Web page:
|In a typical experiment as well as in real machines, a spring is attached to the slider (even if there is no spring, the elasticity of the block plays the same role). The free end of the spring moves with a velocity vspring, and the force in the spring is registered.|
low velocity &/or soft system high velocity &/or stiff system
Experiment: the behavior depends on the values vspring and kspring. The smooth sliding is observed if the spring is stiff enough, and/or if the velocity is high enough. Otherwise, the stick-slip motion is observed. During stick, the elastic energy is pumped into the system by the driving device; during slip, this elastic energy is released into kinetic energy, and eventually dissipated as heat.
Note: if one assumes that the frictional force depends on the instantaneous velocity only, ffric= f(v), then the boundary separating two regimes corresponds to the vertical line in the (vspring, kspring) plane (i.e., the critical velocity is independent of kspring), that is wrong. Thus, "memory" effects must be included.
(a nice applet written by F.-J. Elmer clearly demonstrates stick-slip and smooth motion)
The phenomenological model of the transition "stick-slip motion « smooth sliding" has been developed by Heslot et al 1994, Baumberger et al 1994, and Persson 1997. The model is based on the assumption that the static frictional force depends on the time of stationary contact. For example, if the sliding-to-locked transition has occur at t=0, then the static frictional force will evolve as
Qualitatively (Persson): In case (a) the spring force increases faster with t than the initial linear increase of the static frictional force; hence the motion of the slider will not stop and no stick-slip motion will occur; In case (b) the spring force will be smaller than the static frictional force until t reaches the value t1 at which time slip starts; hence stick-slip motion will occur. Thus, the critical velocity is determined by the initial slope of the dependence fs(t),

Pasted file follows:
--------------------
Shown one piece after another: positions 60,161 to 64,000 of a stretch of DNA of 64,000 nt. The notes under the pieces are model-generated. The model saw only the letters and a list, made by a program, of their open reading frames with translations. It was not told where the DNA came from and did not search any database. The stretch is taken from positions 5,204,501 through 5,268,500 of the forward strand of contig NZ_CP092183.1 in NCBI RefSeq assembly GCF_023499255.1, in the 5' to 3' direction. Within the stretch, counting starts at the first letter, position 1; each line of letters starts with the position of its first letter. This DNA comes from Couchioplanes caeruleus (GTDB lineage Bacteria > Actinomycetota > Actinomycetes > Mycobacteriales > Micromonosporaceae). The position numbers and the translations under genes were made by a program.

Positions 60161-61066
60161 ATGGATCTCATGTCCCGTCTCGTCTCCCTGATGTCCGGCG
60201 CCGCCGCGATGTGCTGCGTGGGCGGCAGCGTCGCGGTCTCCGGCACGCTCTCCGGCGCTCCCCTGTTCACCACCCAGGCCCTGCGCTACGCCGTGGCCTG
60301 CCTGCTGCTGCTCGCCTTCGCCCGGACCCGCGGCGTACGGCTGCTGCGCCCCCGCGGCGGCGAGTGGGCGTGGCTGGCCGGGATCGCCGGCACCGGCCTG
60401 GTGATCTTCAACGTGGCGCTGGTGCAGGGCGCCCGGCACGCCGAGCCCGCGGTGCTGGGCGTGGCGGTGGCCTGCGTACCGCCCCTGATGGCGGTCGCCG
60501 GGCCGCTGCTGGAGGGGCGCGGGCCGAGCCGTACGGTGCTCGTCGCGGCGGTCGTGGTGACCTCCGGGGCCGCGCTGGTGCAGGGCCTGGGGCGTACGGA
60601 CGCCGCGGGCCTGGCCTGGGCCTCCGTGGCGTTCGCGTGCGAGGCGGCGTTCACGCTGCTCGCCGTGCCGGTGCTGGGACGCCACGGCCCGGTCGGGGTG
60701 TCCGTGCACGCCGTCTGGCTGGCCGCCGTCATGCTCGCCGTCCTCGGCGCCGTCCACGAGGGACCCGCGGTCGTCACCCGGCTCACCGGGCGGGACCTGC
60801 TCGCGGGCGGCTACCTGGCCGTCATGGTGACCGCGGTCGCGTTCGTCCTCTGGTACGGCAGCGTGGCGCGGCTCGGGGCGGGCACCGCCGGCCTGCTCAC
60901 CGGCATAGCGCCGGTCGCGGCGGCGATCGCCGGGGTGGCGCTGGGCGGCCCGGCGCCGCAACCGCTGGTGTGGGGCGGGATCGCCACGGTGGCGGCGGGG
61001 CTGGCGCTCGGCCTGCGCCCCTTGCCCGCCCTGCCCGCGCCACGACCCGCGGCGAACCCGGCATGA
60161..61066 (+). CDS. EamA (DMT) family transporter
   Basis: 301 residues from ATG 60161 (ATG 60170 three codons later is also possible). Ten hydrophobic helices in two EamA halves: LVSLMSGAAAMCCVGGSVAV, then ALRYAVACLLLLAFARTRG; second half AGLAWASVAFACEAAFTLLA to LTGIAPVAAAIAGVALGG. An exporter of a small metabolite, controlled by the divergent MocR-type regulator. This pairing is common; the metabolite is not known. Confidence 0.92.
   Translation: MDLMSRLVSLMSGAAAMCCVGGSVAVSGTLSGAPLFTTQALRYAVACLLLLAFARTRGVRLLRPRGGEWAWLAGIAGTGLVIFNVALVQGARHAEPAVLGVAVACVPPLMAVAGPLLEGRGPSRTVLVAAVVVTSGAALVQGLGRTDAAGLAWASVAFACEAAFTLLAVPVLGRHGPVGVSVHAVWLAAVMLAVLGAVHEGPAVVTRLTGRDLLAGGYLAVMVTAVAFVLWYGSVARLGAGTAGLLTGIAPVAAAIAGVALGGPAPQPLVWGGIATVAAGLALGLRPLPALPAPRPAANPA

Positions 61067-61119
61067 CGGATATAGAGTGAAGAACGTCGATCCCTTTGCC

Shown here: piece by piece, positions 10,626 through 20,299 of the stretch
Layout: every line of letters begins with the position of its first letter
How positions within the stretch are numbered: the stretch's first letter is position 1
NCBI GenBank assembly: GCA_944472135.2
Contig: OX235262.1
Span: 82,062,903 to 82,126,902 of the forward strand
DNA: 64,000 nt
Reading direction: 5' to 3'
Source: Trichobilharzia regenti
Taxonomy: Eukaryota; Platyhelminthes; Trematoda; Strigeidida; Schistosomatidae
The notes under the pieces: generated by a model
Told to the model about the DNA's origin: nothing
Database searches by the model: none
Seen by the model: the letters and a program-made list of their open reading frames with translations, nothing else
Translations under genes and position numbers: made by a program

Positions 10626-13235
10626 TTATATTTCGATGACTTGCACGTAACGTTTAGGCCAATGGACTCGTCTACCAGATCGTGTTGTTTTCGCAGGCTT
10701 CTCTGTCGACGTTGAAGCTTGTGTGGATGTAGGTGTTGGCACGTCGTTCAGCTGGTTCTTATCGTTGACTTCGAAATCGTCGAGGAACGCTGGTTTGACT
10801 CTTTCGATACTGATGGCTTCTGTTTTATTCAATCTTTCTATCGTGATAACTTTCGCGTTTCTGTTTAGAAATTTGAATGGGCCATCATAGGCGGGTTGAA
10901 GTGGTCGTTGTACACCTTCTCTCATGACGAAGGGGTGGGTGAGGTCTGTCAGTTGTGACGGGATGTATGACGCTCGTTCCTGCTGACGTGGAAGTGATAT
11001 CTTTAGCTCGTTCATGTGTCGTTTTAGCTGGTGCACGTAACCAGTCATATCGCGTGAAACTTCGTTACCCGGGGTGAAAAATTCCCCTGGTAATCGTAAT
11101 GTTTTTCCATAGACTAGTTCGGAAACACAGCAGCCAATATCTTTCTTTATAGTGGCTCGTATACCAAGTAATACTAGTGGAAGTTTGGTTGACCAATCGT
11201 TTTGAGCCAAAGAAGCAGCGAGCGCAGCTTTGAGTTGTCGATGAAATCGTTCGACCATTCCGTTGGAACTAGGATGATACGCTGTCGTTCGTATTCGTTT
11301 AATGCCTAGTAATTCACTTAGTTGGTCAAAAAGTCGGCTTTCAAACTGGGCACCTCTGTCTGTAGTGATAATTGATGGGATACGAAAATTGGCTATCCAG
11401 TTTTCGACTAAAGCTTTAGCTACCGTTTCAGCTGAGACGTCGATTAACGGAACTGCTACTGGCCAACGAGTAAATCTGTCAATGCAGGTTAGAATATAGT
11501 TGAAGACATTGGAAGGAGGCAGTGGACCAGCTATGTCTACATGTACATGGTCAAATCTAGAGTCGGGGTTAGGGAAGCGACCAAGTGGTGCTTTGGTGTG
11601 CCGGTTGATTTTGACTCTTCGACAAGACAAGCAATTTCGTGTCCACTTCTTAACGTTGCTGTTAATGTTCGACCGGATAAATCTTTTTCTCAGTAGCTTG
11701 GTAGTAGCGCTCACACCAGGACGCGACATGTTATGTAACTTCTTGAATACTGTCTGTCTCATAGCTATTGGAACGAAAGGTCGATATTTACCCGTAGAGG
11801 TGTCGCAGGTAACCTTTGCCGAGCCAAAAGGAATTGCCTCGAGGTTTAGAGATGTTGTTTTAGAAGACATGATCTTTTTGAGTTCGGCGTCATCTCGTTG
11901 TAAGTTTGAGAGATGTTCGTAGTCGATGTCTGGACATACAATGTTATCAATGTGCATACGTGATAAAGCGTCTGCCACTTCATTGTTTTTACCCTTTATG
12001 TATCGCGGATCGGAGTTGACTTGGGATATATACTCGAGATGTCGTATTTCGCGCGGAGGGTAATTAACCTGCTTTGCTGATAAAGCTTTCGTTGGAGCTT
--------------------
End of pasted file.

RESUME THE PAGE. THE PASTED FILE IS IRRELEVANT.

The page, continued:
vc ~ kspring–1 dfs(t)/dt|t=0
Zero-dimensional model – one atom in the periodic substrate potential: the rigid bottom substrate (external sinusoidal potential) + one atom + the dc force is applied directly to the atom + Langevin motion equation + underdamped external friction
More complicated models:
Tomlinson + FK (Elmer et al)
Two FK chains (J.Röder et al)
The FK chain between two external sinusoidal potentials (Rozman et al)
Random substrate/springs (overdamped FK model, Cule and Hwa 1996) → directed percolation
2D(||) models: 2D layer of atoms on the 2D periodic substrate. Variants:
2D(┴) model (Hammerberg et al): creation of dislocations at the interface; cracks
Last updated on October 15, 2008 by Oleg Braun. Translated from LATEX by TTH